No, the comment is precisely relevant to that context alone, because the priests convinced HeligKo that God wanted him to remain with his cheating wife.

Aha said...

http://archive.catholic.com/thisrock/2003/0309bt.asp

The Limits of Forgiveness
...
What Forgiveness Is Not

Of course, what we would really like in getting someone’s forgiveness is for things to be just as if we had never offended him. We’d like things to go back to exactly the way they were.

That may not happen. Even if someone’s ill feelings for us go away, prudence may dictate that he will not treat us in exactly the same way. This is particularly the case if we have broken trust with him.

Consider the extremes we mentioned earlier: If someone is a terrorist or a child molester then—no matter how penitent he may be—he simply cannot be treated as if he had never committed his crimes.

Most of us have committed offenses nowhere near that bad, but the principle still holds. We sense it in our interactions with others. If someone has violated our trust, we may be able to let go of our anger, but that doesn’t mean that we’re going to put our trust in him again. Our trust will have to be earned.

Forgiveness thus does not mean treating someone as if they had never sinned. That would require us to let go of our reason as well as our anger.


The Church acknowledges this principle. In his encyclical Dives in Misericordia, John Paul II notes that the "requirement of forgiveness does not cancel out the objective requirements of justice. . . . In no passage of the gospel message does forgiveness, or mercy as its source, mean indulgence toward evil, toward scandals, toward injury or insult. In any case, reparation for evil and scandal, compensation for injury, and satisfaction for insult are conditions for forgiveness" (DM 14).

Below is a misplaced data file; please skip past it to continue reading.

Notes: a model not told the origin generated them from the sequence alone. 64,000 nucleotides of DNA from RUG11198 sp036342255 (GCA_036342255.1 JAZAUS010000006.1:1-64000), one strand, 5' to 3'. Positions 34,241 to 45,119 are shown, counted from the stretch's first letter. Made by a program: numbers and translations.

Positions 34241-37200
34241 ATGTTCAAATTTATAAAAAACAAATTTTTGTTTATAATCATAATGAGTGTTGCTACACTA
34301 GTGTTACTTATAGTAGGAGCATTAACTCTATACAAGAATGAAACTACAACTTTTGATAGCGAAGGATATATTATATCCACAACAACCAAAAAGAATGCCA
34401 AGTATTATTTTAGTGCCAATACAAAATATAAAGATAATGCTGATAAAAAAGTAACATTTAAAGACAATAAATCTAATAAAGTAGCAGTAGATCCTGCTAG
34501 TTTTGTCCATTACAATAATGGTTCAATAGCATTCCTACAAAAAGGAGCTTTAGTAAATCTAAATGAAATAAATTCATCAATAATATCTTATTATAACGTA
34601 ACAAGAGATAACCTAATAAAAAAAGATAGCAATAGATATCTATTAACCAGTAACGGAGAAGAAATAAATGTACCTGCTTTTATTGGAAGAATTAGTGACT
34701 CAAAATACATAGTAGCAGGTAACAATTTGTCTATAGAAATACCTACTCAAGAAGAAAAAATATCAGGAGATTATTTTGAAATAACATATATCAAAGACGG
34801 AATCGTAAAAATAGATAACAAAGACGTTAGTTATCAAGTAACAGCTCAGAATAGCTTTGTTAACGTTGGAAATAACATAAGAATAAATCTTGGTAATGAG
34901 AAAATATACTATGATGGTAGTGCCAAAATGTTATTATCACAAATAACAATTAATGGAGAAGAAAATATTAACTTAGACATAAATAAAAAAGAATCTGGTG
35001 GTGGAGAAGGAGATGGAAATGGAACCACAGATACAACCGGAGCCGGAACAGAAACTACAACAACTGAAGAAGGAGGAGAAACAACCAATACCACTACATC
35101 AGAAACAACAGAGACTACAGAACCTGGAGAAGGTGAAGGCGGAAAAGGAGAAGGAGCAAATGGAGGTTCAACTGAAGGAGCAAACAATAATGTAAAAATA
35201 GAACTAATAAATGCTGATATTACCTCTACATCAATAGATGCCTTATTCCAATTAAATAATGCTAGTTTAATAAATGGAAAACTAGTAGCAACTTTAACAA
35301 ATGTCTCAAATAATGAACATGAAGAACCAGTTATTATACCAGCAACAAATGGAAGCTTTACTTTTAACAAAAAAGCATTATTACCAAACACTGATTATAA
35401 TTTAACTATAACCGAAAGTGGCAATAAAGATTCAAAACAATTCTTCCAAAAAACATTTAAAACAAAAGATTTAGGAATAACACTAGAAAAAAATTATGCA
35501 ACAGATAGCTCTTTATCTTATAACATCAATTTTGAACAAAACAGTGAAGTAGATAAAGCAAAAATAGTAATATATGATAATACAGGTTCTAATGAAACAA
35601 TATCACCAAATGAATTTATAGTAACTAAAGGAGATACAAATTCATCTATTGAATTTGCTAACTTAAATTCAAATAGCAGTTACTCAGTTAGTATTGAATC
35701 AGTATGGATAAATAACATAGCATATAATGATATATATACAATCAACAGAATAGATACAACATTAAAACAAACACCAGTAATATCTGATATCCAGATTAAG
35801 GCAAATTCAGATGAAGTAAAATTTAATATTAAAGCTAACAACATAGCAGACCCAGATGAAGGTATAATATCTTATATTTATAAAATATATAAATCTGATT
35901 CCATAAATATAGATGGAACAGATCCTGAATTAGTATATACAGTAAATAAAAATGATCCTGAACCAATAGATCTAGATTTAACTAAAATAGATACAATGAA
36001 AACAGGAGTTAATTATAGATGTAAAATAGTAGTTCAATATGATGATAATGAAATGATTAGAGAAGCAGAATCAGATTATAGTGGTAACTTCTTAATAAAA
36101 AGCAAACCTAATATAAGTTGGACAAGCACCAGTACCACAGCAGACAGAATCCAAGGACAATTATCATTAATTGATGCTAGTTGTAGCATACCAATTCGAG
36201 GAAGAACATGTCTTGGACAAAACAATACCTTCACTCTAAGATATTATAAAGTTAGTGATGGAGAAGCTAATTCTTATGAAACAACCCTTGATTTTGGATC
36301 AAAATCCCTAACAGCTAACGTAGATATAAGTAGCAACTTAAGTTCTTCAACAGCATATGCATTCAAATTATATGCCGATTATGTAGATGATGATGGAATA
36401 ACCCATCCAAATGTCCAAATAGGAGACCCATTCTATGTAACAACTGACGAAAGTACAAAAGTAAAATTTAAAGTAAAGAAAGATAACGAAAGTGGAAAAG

Preemptive Forgiveness?

We aren’t obligated to forgive people who do not want us to. This is one of the biggest stumbling blocks that people have regarding the topic. People have seen "unconditional" forgiveness and love hammered so often that they feel obligated to forgive someone even before that person has repented. Sometimes they even tell the unrepentant that they have preemptively forgiven him (much to the impenitent’s annoyance).

This is not what is required of us.

Consider Luke 17:3–4, where Jesus tells us, "If your brother sins, rebuke him, and if he repents, forgive him; and if he sins against you seven times in the day, and turns to you seven times, and says, ‘I repent,’ you must forgive him."

Notice that Jesus says to forgive him if he repents, not regardless of whether he does so. Jesus also envisions the person coming back to you and admitting his wrong.

The upshot? If someone isn’t repentant, you don’t have to forgive him.

Loki of Asgard said...

Yes. Therefore, if someone wrongs you and refuses to apologise for every single negative outcome of his act or omission, it is not wrong to seek his destruction.

Bring to his attention that he has wronged you, and if he calls you a "whiner" or objects that he never did such a thing and you're quite mad, you exact a proper penalty. Justice is served.

Thank you for agreeing with me, Aha. Your "catholic church" is remarkably useful at times.

tz said...

See Pope JP2's Theology of the Body.

Men wander - actually both husbands and wives.

Loved the anecdote. Not sure if the wife was not cooling things before finding the rival, but it might have just been the man.